Medicare regulations also allow for so-called ‘lifetime signatures’ if the patient has signed an assignment of benefits statement that indicates the signature is valid indefinitely. It is vital that ambulance crew members obtain patient signatures at the time of service whenever possible. Patient signatures can be obtained after the time of service, but this creates more work for ambulance billers and can cause significant delays in the ambulance revenue cycle.

Advanced Life Support (ALS) Billing

Another key compliance risk area in ambulance billing is the use of higher-paying advanced life support (ALS) codes in cases where lower-reimbursed basic life support (BLS) codes should be used. The biggest area of compliance risk with ALS services, however, has been in the application of the so-called ‘ALS Assessment’ rule. Under this rule, Medicare allows the ALS emergency level of service to be billed when the nature of the ambulance dispatch necessitates an assessment of the patient by an ALS crew, even if the patient does not end up needing ALS interventions. While this rule sounds straightforward on the surface, it has been the subject of much compliance enforcement activity in the ambulance industry in the past few years. The following example will illustrate the proper application of the ALS Assessment rule.

An ambulance is dispatched for a 911 call with a reported condition of ‘chest pain.’ Dispatch protocols would undoubtedly classify this reported condition as an ALS-level call. The ALS ambulance is dispatched and responds emergently. When the crew arrives on the scene, the patient denies chest pain but complains of abdominal pain and nausea. The crew assesses the patient and determines that he does not require any ALS interventions, and transports the patient while administering supplemental oxygen through a nasal cannula as the only treatment. Although the administration of oxygen is only a BLS-level skill, the call qualifies for ALS-level billing (provided that medical necessity and other coverage criteria are met, of course) by virtue of the ALS-level dispatch and the immediate response by an ALS crew that was necessitated by the nature of the ‘chest pain’ 911 call.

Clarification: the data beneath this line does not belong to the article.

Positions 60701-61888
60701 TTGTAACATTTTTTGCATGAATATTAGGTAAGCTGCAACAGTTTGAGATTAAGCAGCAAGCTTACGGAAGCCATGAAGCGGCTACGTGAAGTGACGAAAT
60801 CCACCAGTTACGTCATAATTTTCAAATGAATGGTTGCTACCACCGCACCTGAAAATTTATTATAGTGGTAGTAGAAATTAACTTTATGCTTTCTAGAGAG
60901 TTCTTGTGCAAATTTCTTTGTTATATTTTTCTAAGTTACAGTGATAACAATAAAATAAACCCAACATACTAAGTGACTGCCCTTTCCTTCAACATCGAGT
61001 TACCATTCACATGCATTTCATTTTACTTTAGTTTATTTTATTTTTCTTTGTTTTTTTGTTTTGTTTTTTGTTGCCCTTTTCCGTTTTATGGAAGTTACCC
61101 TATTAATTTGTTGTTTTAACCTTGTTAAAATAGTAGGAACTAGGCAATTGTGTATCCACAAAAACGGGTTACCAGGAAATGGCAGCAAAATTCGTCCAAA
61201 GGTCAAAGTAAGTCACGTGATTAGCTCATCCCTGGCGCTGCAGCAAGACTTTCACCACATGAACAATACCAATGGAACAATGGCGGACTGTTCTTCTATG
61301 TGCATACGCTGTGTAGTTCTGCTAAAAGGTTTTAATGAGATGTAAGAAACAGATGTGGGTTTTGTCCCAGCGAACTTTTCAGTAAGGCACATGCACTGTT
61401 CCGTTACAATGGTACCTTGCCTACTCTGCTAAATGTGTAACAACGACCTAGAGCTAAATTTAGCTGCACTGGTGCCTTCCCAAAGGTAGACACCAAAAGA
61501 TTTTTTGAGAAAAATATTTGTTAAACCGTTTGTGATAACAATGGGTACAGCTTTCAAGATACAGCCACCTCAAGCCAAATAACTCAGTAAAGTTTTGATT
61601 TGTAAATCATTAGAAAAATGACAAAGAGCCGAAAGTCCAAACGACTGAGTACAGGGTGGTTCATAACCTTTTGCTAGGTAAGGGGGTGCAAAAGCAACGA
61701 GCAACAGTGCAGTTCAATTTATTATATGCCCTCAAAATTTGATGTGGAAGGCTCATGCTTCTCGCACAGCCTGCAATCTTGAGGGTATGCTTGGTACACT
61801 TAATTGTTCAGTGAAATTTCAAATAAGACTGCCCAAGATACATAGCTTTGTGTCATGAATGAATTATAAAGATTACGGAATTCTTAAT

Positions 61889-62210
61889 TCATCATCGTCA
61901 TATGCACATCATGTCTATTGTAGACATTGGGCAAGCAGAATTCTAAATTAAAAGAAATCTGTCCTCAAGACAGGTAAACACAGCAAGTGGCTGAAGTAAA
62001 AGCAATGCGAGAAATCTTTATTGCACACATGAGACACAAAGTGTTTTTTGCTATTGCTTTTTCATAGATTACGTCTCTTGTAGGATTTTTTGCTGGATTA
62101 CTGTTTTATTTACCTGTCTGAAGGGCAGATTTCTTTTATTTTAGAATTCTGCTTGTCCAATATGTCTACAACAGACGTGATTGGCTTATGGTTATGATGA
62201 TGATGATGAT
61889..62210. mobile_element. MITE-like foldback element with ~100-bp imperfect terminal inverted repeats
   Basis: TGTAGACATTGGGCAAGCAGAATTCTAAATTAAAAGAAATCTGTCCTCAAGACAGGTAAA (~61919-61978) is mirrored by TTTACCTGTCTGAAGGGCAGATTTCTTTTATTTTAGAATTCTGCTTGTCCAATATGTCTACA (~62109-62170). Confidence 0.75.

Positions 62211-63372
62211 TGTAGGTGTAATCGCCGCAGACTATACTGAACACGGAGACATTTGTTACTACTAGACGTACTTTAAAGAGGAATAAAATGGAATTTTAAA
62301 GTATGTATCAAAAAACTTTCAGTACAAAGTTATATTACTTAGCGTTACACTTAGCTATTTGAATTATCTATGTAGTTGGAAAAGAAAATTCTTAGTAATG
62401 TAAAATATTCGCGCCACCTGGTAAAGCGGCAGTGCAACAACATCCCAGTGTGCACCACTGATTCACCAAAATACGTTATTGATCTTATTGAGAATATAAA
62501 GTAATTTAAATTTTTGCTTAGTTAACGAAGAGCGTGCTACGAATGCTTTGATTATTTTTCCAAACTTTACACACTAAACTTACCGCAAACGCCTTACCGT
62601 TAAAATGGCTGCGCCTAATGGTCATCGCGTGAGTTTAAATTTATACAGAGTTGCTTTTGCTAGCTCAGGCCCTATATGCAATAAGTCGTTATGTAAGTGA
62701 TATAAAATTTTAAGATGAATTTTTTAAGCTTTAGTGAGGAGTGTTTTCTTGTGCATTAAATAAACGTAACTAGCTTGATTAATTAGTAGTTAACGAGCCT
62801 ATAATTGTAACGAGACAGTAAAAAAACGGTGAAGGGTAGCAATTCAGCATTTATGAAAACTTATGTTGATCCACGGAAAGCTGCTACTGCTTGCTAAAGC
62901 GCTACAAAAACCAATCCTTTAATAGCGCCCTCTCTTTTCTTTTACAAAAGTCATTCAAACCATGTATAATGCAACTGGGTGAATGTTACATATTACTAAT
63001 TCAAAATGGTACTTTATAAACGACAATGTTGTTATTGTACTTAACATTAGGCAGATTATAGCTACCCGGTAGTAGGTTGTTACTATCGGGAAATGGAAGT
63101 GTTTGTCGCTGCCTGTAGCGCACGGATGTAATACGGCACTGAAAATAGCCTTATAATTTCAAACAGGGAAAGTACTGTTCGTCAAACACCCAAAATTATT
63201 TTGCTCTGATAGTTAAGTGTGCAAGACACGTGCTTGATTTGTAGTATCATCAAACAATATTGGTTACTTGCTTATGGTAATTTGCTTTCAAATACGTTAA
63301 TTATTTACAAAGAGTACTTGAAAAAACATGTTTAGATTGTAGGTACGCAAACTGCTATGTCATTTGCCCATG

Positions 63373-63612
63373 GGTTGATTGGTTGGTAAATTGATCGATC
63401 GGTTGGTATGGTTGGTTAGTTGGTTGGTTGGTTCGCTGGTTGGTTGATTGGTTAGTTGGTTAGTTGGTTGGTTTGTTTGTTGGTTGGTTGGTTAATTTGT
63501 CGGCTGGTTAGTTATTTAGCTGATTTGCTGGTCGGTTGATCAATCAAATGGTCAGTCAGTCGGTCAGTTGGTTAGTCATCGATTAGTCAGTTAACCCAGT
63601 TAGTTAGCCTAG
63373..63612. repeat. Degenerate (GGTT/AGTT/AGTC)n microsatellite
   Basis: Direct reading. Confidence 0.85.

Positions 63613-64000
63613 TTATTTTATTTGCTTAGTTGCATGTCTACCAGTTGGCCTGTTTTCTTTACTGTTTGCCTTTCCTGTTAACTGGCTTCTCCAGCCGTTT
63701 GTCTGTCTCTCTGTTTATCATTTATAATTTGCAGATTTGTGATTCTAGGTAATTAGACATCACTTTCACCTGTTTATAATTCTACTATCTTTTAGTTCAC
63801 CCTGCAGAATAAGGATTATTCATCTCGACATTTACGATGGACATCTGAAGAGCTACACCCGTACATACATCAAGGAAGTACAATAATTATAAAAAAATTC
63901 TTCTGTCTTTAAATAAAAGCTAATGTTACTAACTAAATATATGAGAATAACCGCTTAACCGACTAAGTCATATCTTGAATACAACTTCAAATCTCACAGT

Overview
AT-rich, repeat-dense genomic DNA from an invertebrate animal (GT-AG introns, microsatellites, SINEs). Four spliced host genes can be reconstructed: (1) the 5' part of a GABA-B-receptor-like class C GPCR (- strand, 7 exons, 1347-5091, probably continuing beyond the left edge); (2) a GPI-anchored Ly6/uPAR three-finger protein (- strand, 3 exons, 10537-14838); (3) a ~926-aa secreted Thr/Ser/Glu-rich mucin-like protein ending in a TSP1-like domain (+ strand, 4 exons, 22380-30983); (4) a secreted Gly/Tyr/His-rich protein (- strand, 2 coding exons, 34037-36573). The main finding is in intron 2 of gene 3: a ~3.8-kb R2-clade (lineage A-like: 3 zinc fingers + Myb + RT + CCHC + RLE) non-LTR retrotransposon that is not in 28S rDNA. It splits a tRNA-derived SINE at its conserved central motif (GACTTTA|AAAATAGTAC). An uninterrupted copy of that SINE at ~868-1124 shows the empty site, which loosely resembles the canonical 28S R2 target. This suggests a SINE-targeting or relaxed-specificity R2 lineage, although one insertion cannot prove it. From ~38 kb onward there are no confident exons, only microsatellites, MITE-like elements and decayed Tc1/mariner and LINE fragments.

Some ambulance billers improperly conclude that all 911 calls are billable at the ALS level whenever there is a paramedic or other ALS provider responding on the ambulance. This results in significant overbilling, or ‘up coding,’ of BLS claims to the ALS level. It is not the mere presence of an ALS provider that triggers the ALS assessment rule; an ALS-level emergency call is also required under the EMS system’s dispatch protocols. So, ambulance billers must not assume that every ambulance call with a paramedic on board qualifies for an ALS level of billing.

To Summarize,

You can efficiently address ambulance billing compliance challenges with the help of proper documentation and a well-trained ambulance biller. It is dangerous to assume that billing and coding knowledge from other medical specialties is automatically applicable to ambulance billing. If you don’t have a skilled and experienced ambulance billing team then don’t worry, we can assist you.

Medical Billers and Coders (MBC) is a leading medical billing company providing complete billing and coding services. Our expert ambulance billers will choose appropriate procedure codes to avoid up-coding or down-coding. To receive accurate and timely ambulance reimbursements and to know more about our ambulance billing services, call us at: 888-357-3226 or email us at:

Reference: Healthcare Business Management Association

Published By - Medical Billers and Coders
Published Date - Jan-04-2023 Back